Treatment for narcissistic personality disorder can vary for most people, often depending on if other mental disorders are present, such as borderline personality disorder, major depressive disorder, anxiety disorders, and other mood disorders. 

According to Mitra and Fluyau, there is no “standard” pharmacological or psychological treatment for NPD. Narcissistic personality disorder specialists will often employ therapy to treat NPD, specifically these types:

Cognitive-Behavioral Therapy: Focuses on conscious monitoring of thoughts/actions, why one is having those thoughts, and what a better action should be. 

Schema-Focused Therapy: This is a form of cognitive-behavioral therapy that focuses on emotional senses to work through various facets of personality pathology and personality functioning. 

Psychodynamic Psychotherapy: Focuses on defenses present during therapy. This can help work through self centeredness in narcissistic patients. 

Transference-Focused Therapy: This is a psychoanalytic therapy that focuses on emotions toward a therapist, essentially venting them out as they develop coping strategies. 

It may feel strange or threatening to a person when finding out they have narcissistic personality disorder. Many may choose to not get tested or seek a doctor’s diagnosis. It is okay to be diagnosed with NPD. There is no shame in learning more about yourself and bettering your interactions with others. 

NPD and Addiction

As part of the stigma around addiction, many accuse those who have struggled with substance use to be narcissistic. There may be some truth to that, and people suffering from addiction may display narcissistic tendencies. This is often due to the brain changes that happen when a person is high or drunk. 

When a person is suffering from addiction, most of their thoughts and actions are focused on doing whatever they can to get more of their substance of choice. In this mindset, stealing money from others, misleading them, or manipulating others in the name of getting a substance, all seem necessary to these individuals. 

The brain is completely rewired to need that substance, meaning that, in some cases, they will do anything they can. “Anything they can” may mean using strategies that those with narcissistic personality disorder would also employ to meet their ends.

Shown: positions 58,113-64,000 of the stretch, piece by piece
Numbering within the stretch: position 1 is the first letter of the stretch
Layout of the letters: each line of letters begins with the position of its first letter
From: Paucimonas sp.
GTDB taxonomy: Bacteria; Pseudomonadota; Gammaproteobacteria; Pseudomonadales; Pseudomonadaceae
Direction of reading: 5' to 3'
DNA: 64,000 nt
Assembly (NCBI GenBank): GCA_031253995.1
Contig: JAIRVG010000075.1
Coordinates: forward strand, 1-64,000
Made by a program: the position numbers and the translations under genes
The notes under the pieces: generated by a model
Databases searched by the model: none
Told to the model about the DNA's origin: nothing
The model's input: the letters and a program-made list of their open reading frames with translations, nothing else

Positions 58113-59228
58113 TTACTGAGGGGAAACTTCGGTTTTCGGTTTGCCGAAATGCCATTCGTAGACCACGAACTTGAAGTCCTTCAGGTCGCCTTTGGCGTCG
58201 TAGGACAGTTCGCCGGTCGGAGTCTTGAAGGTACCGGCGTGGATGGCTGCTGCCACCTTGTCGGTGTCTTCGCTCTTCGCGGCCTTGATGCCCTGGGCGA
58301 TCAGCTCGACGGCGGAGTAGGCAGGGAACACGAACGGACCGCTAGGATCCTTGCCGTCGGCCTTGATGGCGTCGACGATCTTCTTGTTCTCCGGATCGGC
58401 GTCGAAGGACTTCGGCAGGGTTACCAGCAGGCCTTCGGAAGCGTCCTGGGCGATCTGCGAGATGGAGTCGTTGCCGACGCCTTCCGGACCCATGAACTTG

Again, narcissistic personality disorder and addiction are separate disorders. Just because you have one does not mean you have the other. If you have tendencies of both, it is not necessarily because they correlate. Due to the brain’s neural pathways with addiction and NPD, you may display symptoms similar to both. 

Narcissistic Personality Disorder Treatment with RECO Intensive

Narcissistic personality disorder (NPD) is a behavioral disorder that leads a person to act very entitled, think they are special or deserving of special treatment, and behave in a manipulative manner toward others. 

Having NPD is not a bad thing, though there is a stigma attached, much like an addiction. There is no shame in having NPD, but it is important that you seek a doctor or a therapist that can help you to change your behaviors. 

If you’re a person who displays co-occurring disorders of NPD and addiction, give us a call. At RECO Intensive, we understand the stigma and shame of addiction and NPD. 

Allow our professional staff to create a treatment plan specifically catered to you. There is no shame in seeking help, and you may find that the coping strategies can help you with both disorders. If you’re only seeking help for one or the other, that’s okay too. 

To treat narcissistic personality disorder or other personality disorders, call RECO Intensive at (561) 464-6533.